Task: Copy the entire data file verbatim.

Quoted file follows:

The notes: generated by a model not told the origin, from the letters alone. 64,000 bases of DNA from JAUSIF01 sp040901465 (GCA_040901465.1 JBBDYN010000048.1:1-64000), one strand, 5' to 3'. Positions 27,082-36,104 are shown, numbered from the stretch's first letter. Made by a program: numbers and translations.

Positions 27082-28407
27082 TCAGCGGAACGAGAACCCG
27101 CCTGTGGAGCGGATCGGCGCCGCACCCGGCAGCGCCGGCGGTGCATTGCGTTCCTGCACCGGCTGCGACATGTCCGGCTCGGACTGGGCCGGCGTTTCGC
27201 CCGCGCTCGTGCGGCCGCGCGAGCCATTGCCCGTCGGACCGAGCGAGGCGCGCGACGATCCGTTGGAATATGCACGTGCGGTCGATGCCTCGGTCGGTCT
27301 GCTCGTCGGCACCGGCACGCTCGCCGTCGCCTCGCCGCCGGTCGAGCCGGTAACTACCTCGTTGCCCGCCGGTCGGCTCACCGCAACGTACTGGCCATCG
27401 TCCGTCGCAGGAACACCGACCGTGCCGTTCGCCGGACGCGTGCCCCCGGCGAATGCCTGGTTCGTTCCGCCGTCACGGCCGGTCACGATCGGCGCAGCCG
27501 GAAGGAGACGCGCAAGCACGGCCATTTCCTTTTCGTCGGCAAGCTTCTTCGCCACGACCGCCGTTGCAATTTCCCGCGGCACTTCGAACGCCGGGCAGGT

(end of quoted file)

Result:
The notes: generated by a model not told the origin, from the letters alone. 64,000 bases of DNA from JAUSIF01 sp040901465 (GCA_040901465.1 JBBDYN010000048.1:1-64000), one strand, 5' to 3'. Positions 27,082-36,104 are shown, numbered from the stretch's first letter. Made by a program: numbers and translations.

Positions 27082-28407
27082 TCAGCGGAACGAGAACCCG
27101 CCTGTGGAGCGGATCGGCGCCGCACCCGGCAGCGCCGGCGGTGCATTGCGTTCCTGCACCGGCTGCGACATGTCCGGCTCGGACTGGGCCGGCGTTTCGC
27201 CCGCGCTCGTGCGGCCGCGCGAGCCATTGCCCGTCGGACCGAGCGAGGCGCGCGACGATCCGTTGGAATATGCACGTGCGGTCGATGCCTCGGTCGGTCT
27301 GCTCGTCGGCACCGGCACGCTCGCCGTCGCCTCGCCGCCGGTCGAGCCGGTAACTACCTCGTTGCCCGCCGGTCGGCTCACCGCAACGTACTGGCCATCG
27401 TCCGTCGCAGGAACACCGACCGTGCCGTTCGCCGGACGCGTGCCCCCGGCGAATGCCTGGTTCGTTCCGCCGTCACGGCCGGTCACGATCGGCGCAGCCG
27501 GAAGGAGACGCGCAAGCACGGCCATTTCCTTTTCGTCGGCAAGCTTCTTCGCCACGACCGCCGTTGCAATTTCCCGCGGCACTTCGAACGCCGGGCAGGT